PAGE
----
The Funding for Lending Scheme (FLS), or Whose Money Is It Anyway?
We in the UK currently have a coalition government, dominated by the Conservative party. A party supposedly dedicated to the capitalist ideal of free enterprise and of people taking responsibility, by providing for themselves. Is this still so? I am beginning to wonder, At least one current policy; the Funding for Lending Scheme (FLS), is giving me cause to doubt.
Launched by the Chancellor of the Exchequer, George Osborne, in July 2012, the FLS gave banks access to cheap public (not government as so often, inaccurately, stated) money. The intention is that this money be lent out as business loans and mortgages, to help start the economy growing again. In a week where it has been back in the news again, little appears to have been lent out by the banks; their reserves have grown.
One of the biggest impacts of the FLS seems to be an unintended consequence on a fair number of the population, who have tried to do exactly what the Conservative party encourages; provide for themselves in retirement. This scheme is making that much harder.
Before the FLS was started interest rates were already at an historic low, the Bank of England base rate (at the time of writing) is still only 0.5%. With this injection of public money into the banks, they do not currently need savers’ money as they normally would, and so are not offering a reasonable rate of return, the interest rate, to attract money in from investors. Even on medium to long term accounts, it is hard to find anything paying better than 3%, before tax. This means that older savers, who have prudently saved throughout their lives, to provide for their retirement now get hardly any interest on their savings; interest which they rely on to provide income in retirement. This low income is not, unfortunately, the end of their woes.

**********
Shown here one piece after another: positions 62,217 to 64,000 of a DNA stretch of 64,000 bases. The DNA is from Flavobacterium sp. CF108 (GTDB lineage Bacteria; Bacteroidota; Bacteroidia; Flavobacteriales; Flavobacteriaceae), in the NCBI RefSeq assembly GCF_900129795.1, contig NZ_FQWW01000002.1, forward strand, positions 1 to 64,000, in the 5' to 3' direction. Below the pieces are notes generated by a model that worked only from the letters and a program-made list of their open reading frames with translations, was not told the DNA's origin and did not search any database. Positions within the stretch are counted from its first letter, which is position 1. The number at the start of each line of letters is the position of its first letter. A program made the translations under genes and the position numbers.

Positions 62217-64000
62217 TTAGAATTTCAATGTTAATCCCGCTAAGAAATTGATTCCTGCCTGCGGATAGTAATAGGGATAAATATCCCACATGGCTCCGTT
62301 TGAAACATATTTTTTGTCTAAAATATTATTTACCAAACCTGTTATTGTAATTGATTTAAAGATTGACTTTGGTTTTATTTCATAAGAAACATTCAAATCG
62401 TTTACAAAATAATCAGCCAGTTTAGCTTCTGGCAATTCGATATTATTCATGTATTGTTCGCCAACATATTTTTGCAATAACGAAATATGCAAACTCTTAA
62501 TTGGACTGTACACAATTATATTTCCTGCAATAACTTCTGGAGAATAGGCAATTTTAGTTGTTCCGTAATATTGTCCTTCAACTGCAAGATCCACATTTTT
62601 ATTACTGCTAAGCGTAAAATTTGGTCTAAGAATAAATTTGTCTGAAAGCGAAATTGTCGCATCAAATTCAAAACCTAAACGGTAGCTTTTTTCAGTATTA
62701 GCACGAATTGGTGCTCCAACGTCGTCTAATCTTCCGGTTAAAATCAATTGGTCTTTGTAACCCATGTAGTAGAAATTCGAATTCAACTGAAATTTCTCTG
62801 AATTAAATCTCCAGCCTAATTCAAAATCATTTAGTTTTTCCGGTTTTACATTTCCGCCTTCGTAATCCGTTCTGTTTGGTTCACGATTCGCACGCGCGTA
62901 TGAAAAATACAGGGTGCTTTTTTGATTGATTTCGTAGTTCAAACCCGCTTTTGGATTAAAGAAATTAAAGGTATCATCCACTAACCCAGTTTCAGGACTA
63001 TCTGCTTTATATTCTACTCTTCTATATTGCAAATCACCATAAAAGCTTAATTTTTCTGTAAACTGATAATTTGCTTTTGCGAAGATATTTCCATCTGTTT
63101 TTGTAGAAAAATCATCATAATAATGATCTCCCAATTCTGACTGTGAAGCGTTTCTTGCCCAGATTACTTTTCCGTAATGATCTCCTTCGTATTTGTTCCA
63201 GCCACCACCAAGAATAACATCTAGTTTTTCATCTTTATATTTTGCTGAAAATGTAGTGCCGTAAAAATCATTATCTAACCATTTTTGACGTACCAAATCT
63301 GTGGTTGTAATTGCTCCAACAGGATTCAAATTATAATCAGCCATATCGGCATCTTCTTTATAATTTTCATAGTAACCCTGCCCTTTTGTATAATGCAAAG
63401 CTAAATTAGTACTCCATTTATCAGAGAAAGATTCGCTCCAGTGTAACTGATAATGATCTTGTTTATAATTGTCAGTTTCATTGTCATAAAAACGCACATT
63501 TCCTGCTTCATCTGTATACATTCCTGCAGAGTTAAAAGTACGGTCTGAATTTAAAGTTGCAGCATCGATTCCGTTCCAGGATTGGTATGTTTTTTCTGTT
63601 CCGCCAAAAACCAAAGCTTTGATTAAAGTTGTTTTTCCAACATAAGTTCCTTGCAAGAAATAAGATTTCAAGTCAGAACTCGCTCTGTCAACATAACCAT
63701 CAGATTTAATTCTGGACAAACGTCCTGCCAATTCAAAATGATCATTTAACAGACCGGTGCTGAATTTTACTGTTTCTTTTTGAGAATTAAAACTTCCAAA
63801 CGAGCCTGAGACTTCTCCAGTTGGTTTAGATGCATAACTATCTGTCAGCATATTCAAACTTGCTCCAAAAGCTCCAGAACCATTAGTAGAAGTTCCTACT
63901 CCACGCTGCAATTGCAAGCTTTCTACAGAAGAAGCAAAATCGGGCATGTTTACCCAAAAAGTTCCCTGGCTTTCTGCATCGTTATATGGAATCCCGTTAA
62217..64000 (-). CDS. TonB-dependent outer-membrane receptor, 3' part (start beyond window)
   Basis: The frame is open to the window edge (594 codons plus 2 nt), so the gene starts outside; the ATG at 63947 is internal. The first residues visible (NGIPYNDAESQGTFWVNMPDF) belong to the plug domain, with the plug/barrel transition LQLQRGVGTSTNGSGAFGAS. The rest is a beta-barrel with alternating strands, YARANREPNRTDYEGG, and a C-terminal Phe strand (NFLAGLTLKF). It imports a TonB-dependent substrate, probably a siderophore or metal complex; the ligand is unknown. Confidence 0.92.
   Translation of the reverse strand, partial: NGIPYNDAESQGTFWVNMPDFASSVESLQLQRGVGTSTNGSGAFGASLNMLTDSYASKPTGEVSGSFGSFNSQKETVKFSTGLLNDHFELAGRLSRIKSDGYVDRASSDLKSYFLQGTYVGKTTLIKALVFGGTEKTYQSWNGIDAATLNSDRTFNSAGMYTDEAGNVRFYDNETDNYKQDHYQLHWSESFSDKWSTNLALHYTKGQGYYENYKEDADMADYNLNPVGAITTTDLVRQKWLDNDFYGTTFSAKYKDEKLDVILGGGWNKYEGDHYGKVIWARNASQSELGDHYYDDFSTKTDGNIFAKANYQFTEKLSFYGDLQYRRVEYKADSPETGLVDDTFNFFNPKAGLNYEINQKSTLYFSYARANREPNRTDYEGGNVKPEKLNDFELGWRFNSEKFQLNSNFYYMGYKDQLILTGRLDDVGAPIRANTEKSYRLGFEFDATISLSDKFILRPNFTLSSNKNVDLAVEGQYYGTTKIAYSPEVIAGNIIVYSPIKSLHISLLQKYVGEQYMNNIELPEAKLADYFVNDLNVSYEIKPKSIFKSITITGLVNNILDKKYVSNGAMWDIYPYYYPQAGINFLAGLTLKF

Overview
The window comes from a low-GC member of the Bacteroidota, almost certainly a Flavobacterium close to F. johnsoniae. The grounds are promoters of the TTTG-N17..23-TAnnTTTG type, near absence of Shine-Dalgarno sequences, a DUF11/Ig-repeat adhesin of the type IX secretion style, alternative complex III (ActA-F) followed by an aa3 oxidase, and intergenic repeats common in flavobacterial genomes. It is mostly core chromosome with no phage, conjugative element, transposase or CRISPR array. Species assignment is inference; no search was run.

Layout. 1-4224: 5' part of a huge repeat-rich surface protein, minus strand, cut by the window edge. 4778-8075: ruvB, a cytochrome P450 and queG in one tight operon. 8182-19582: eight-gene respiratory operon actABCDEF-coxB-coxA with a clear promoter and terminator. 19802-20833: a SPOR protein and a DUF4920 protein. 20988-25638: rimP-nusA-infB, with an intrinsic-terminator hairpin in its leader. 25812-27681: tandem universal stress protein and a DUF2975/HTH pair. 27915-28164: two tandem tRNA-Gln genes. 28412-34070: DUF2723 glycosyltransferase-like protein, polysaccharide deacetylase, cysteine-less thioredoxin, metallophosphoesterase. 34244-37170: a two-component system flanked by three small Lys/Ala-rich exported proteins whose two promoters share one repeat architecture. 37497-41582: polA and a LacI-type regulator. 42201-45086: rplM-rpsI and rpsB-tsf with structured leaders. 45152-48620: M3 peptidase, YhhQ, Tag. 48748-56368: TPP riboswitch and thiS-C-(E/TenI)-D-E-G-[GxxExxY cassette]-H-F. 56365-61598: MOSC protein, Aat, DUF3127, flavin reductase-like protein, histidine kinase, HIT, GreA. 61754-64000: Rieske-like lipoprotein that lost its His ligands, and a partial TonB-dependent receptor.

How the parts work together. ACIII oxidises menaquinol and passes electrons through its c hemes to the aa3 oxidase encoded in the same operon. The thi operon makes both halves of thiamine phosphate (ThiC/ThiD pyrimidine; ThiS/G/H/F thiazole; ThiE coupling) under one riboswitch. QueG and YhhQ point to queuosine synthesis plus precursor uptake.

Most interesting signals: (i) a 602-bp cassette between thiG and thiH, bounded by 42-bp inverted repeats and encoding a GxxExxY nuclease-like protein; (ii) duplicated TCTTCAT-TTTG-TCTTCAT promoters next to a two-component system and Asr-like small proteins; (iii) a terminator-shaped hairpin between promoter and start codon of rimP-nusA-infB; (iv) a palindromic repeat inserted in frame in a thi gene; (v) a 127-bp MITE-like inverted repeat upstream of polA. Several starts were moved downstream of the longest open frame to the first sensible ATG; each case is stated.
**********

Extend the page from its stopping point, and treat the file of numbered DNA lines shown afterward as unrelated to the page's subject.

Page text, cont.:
With such low rates, some savers will have to draw down on their hard saved capital to top up income. This, of course, just makes matters worse because as the capital depletes the little income from interest drops even further. Once the capital depletes significantly, even in the future when interest rates, hopefully, rise again, income will not rise because the reduced capital generates less interest. The government’s policy is taking away incentive to save and for people to try to make provision for themselves, apparently a contradictory position.
So who are winners under FLS? News media seems to suggest that not much has been lent out from the FLS by the banks so far, so appearance might suggest the only winners are the banks, bankers and shareholders.
- The public loses, because the money sits in bank coffers, doing nothing useful.
- Home-buyers lose, at least the majority of them, because they still can’t get a mortgage.
- Lending to business does not appear to have increased.
- Savers lose because interest rates are derisory.
And the banks:
- Reserves are improved.
- They don’t need to pay interest to savers.
- Profits do not seem to have suffered.
- Bankers all still seem to get bonuses greater than most peoples annual salary.
- Banks’ shareholders still seem to get dividends.
And all of this for the financial institutions who, at least in part according to news reports, created the problem. Yet again it seems like the only winners are … the banks.
Or perhaps you think differently?
- SME lending scheme to be extended (bbc.co.uk)